Isabel Cardenas-Navia is the senior director of research at Workcred, an affiliate of the American National Standards Institute whose mission is to strengthen workforce quality by improving the credentialing system. The coauthor of a recent article on learning and employment records, she has a Ph.D. in biomedical engineering. Before participating in the Zócalo/Issues in Science and Technology event “Is It Time to Throw Away Our Resumes?,” she called into the green room to talk about her skills as a number cruncher, coconut flan, and why research projects depend on project management skills.
Are you dressing up for Halloween next week?
I’m still deciding, but if I do, my three daughters are dressing up as ghosts, so I’d have to go along with the theme. They’re all goth-looking ghosts, so I imagine myself in some sort of goth-y ghost costume.
What’s your favorite trick-or-treat candy?
When we were kids, they would still give out things like caramel popcorn balls, and those were probably my favorite. Now everything’s pre-packaged. Maybe Sugar Babies? Anything with chocolate is probably a big winner.
What’s the strangest job you ever had?
I did many research jobs, and so I wouldn’t say it was the strangest, but: counting colonies on cell plates, and doing some work with animal research, looking at how blood vessels grow in tumors. These things are a little bit out of the ordinary—but very typical for folks who have done biomedical research.
Where would we find you on a typical Sunday morning?
Wrestling with my children to make them do something—practice piano or do some chores, something like that.
Do you have any hidden talents?
I have two hidden talents. One is that I make a mean coconut flan. And my other is I am very fast on my calculator. I did a calculator competition in high school, where you had to punch numbers quite quickly on your calculator, and I became quite good at it.
How often do you use a calculator these days?
Very rarely. Everything’s on Excel or other types of software now.
What’s hanging on your living room walls?
They’re bare. We moved a couple weeks before everything shut down into a new house, and my husband and I have not yet agreed which artwork from our old house transitions to the new house.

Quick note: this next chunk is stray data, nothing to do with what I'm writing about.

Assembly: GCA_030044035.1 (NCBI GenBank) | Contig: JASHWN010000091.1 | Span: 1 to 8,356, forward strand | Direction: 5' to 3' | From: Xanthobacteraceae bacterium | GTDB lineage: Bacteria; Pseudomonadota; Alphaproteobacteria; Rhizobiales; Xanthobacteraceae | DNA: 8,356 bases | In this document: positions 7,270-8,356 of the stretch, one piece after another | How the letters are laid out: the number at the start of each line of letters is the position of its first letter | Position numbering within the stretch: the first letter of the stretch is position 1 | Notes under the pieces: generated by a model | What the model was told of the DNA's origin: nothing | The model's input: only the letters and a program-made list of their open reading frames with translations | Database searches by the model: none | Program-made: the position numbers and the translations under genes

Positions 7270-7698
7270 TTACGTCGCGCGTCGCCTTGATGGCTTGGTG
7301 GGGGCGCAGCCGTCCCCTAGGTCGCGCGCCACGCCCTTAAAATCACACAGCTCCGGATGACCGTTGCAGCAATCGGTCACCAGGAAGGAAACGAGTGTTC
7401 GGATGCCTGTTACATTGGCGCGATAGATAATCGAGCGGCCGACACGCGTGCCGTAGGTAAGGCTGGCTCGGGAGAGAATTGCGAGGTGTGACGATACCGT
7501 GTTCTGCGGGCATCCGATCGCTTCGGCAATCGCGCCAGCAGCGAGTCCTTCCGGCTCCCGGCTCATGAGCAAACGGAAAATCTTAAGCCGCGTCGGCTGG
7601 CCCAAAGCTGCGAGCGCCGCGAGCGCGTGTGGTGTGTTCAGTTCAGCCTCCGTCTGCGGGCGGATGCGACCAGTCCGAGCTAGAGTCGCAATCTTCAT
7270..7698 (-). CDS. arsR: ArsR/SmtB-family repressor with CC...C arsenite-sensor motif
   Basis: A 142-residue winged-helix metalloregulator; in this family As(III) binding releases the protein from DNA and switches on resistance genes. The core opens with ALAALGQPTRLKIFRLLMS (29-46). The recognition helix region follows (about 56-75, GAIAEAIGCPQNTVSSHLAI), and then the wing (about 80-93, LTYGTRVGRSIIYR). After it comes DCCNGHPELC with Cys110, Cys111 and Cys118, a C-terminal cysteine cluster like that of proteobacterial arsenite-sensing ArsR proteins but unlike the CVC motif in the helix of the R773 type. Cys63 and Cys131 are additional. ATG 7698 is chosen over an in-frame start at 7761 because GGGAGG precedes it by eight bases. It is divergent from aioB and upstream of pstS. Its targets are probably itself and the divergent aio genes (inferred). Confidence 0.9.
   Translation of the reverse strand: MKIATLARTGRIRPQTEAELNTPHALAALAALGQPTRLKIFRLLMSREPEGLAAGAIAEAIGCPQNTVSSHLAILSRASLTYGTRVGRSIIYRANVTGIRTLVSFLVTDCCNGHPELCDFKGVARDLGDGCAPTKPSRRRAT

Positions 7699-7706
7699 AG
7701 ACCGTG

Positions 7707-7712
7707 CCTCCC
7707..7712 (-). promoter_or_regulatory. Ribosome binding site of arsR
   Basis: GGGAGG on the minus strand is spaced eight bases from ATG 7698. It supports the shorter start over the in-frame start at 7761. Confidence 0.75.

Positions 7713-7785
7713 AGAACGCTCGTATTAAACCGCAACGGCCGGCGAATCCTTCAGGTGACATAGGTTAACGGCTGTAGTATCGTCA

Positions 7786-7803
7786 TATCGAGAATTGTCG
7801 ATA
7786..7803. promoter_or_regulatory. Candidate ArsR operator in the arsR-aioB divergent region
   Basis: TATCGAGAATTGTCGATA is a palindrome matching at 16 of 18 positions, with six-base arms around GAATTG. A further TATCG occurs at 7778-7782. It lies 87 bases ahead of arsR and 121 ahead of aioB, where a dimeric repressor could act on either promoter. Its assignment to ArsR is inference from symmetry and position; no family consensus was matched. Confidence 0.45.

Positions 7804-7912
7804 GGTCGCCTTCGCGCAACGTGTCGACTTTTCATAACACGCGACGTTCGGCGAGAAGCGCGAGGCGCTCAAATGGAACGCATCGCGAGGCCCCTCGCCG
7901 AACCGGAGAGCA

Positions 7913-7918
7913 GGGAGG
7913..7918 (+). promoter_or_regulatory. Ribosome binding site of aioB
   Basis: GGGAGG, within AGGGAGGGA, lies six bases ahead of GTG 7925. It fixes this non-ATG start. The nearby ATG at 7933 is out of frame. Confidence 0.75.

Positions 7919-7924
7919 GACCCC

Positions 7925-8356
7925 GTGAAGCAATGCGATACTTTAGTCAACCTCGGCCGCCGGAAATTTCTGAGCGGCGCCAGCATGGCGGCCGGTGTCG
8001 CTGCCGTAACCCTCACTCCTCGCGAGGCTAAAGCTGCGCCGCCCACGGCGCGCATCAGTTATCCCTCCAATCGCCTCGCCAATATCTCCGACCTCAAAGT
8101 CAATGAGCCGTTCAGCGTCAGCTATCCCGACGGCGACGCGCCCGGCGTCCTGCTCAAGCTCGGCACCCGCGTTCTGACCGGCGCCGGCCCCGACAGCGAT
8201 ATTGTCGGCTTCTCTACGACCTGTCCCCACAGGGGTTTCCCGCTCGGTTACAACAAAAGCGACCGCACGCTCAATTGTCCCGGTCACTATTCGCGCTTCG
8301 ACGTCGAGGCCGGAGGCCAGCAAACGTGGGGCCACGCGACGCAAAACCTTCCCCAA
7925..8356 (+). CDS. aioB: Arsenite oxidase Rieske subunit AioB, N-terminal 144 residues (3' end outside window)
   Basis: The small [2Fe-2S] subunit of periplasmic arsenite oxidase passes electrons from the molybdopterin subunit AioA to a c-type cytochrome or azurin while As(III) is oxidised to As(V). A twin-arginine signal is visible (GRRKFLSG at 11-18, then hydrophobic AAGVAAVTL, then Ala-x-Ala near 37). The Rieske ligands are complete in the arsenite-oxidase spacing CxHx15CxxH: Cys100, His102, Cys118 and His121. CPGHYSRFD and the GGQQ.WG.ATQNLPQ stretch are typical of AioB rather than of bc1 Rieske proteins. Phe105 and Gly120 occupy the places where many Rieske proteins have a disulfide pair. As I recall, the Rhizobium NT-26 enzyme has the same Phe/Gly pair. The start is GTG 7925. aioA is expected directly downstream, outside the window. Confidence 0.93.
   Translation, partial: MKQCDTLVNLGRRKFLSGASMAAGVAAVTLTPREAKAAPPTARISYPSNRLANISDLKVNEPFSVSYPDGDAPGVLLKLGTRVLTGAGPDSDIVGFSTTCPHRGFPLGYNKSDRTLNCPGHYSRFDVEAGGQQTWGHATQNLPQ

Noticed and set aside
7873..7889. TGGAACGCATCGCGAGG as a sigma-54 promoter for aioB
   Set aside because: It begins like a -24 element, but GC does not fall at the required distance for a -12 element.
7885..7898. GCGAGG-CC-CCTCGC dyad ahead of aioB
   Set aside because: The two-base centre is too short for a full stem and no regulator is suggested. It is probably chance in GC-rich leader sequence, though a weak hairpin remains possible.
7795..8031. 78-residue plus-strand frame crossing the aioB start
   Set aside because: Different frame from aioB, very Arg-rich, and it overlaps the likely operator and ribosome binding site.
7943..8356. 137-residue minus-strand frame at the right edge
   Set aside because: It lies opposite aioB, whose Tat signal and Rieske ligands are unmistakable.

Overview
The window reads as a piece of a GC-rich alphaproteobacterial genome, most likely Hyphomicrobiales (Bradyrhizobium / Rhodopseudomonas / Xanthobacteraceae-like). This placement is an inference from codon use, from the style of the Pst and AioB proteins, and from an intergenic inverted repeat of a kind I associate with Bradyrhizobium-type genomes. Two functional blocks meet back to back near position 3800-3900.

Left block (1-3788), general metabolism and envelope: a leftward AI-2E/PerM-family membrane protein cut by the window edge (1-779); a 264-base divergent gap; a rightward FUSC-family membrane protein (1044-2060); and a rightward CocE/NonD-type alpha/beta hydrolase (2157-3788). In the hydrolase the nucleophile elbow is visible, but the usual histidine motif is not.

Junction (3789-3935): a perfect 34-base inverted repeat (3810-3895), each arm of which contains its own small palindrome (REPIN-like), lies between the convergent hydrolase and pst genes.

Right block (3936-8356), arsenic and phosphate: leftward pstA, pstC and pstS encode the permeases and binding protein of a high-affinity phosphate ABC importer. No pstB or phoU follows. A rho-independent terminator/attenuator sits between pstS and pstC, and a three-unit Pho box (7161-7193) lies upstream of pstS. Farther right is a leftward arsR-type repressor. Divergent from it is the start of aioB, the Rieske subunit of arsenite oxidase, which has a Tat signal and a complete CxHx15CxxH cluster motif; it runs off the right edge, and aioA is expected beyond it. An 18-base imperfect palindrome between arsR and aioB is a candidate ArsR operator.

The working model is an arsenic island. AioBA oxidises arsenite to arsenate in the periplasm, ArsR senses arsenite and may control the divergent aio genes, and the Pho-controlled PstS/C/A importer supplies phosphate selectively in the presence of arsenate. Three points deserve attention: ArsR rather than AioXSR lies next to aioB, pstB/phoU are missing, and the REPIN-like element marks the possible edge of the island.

Are you a morning person or a night owl?
Morning person. I like to get up early, walk the dog, and if I get up early enough, I get some exercise in—and then again, wrestle with my children to get them out the door. I can have some peace and quiet and a nice cup of coffee when they’re at school.
How do you use your science and engineering background in your work at Workcred?
The problem-solving approach and the ability to do project management. In terms of the problem solving, it’s thinking about which piece of this complex puzzle of workforce and education are we going to focus on, defining a problem in a way that you can get data to address the problem, and of course interpreting the data, coming up with results, and applying them. The project management piece is very similar. We don’t think of a research project as something that’s necessarily project management, but it is. You start with a blank piece of paper or some research, and you develop it out, you have a budget, you have a project timeline, you have milestones. And you are generally working with a team, counting on other people for input and feedback and relying on them for results.
What’s the best advice you’ve ever been given?
That the person you marry will be one of the biggest decisions of your life—in a positive way! It influences your career choices, your personal life choices, and it’s really been great to have a partner who supports my career development as well as having aligned personal goals. I got that advice when I was 21 from a faculty member at Berkeley, and at the time I thought she was completely insane—I was looking for career advice. But it ended up being very good.